Arthritis Sufferers May Lower Pain Risk By Drinking Alcohol
1.3 million U.S. rheumatoid arthritis sufferers may have less pain in their futures, based on a study released in the journal Rheumatology.
British researchers conducted a study of 1877 people and concluded that drinking alcohol may alleviate some symptoms of pain in patients affected by rheumatoid arthritis (RA).
The study compared 873 arthritis patients with 1,004 people from the general population, who did not have the inflammatory disease. According to rheumatology expert Dr. James Maxwell, leader of the study, the people who drank alcohol more frequently, had the lowest amount of pain, and had the lowest risk of an inflammatory response.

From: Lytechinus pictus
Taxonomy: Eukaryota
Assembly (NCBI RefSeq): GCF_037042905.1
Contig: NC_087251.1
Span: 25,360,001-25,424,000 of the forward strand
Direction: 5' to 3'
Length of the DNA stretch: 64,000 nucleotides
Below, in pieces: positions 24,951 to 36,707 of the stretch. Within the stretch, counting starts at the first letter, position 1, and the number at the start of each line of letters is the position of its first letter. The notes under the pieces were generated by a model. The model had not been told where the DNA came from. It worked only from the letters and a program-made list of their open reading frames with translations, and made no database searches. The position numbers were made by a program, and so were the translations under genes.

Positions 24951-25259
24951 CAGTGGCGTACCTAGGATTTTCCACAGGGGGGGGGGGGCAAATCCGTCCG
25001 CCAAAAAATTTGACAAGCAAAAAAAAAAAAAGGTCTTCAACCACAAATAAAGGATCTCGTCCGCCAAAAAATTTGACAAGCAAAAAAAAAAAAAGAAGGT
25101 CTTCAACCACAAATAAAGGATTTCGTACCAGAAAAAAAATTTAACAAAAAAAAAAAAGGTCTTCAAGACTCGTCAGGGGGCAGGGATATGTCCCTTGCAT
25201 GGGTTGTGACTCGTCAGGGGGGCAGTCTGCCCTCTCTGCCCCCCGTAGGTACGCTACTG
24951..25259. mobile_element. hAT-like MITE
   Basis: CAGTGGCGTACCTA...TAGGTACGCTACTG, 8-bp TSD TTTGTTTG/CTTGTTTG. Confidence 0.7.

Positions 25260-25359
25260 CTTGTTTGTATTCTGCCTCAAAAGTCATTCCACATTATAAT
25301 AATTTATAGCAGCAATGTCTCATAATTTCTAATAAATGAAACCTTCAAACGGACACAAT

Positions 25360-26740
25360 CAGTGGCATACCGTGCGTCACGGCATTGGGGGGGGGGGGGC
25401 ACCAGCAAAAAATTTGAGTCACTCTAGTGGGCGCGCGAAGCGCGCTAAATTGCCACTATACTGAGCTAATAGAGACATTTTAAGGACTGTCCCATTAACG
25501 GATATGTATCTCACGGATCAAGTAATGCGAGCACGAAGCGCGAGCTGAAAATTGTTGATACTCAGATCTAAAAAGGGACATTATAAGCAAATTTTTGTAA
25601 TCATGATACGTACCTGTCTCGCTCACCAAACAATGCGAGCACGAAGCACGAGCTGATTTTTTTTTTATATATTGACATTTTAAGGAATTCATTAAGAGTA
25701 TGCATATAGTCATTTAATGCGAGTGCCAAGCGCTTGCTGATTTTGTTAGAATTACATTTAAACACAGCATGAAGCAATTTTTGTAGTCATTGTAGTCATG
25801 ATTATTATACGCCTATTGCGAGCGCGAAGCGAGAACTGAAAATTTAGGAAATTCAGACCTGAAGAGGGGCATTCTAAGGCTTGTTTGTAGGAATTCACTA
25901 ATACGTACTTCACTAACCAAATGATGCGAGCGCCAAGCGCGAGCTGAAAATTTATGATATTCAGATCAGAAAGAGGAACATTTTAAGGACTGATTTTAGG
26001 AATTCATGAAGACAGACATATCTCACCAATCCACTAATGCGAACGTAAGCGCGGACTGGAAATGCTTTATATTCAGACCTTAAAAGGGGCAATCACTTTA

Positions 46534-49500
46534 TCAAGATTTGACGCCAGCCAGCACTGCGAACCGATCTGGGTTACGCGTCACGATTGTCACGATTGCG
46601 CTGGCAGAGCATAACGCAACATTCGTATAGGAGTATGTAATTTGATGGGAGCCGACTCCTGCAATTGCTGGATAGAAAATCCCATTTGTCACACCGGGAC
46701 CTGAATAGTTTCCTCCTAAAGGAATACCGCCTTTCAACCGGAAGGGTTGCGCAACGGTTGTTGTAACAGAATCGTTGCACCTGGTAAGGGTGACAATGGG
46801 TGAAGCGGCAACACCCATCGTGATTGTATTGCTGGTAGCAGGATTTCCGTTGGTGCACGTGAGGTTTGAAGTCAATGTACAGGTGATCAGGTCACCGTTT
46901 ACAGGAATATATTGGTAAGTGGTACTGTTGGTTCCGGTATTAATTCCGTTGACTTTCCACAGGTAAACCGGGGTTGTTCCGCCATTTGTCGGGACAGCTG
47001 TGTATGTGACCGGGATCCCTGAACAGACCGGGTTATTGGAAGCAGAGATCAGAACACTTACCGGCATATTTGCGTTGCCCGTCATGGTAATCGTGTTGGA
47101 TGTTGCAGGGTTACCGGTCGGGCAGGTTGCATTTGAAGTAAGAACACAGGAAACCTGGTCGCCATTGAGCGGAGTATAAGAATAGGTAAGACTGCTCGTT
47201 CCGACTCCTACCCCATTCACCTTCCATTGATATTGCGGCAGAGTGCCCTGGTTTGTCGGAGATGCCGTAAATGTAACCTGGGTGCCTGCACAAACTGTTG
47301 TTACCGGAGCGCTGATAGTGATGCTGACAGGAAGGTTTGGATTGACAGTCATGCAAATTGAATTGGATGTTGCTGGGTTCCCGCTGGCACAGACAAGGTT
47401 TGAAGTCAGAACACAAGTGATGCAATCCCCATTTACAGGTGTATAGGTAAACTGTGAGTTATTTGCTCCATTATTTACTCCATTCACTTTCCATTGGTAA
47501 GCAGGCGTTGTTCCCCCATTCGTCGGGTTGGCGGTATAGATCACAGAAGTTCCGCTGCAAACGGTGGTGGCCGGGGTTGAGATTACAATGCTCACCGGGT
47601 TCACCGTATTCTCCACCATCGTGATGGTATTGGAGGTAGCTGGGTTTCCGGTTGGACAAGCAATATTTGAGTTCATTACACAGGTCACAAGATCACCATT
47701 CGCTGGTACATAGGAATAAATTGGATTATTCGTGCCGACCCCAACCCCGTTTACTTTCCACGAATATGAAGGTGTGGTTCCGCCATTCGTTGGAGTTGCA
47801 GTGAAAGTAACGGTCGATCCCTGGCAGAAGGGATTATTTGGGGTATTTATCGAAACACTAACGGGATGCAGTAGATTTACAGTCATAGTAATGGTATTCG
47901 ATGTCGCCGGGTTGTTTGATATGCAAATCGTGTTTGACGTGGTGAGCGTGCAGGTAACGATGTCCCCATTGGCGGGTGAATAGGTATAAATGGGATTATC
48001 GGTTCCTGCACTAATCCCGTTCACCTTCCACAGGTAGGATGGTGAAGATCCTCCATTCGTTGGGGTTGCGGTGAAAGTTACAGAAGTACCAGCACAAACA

The researchers are unsure why alcohol drinking reacts in the human body as an anti-inflammatory drug, but they suspect that alcohol alters the immune system in a positive fashion. They advise patients to use caution and drink alcohol in moderation. Limiting alcohol intake to ten units or less per week will help protect from liver damage, and help to prevent a secondary health issue.
Previous research on alcohol consumption and the possibility that it will lower the risk of RA, was also confirmed by this study. But researchers are quick to point out that alcohol intake will most likely not prevent the disease from occurring.
Drinking moderate amounts of alcohol has also been found to be beneficial in reducing strokes, heart attacks and diabetes.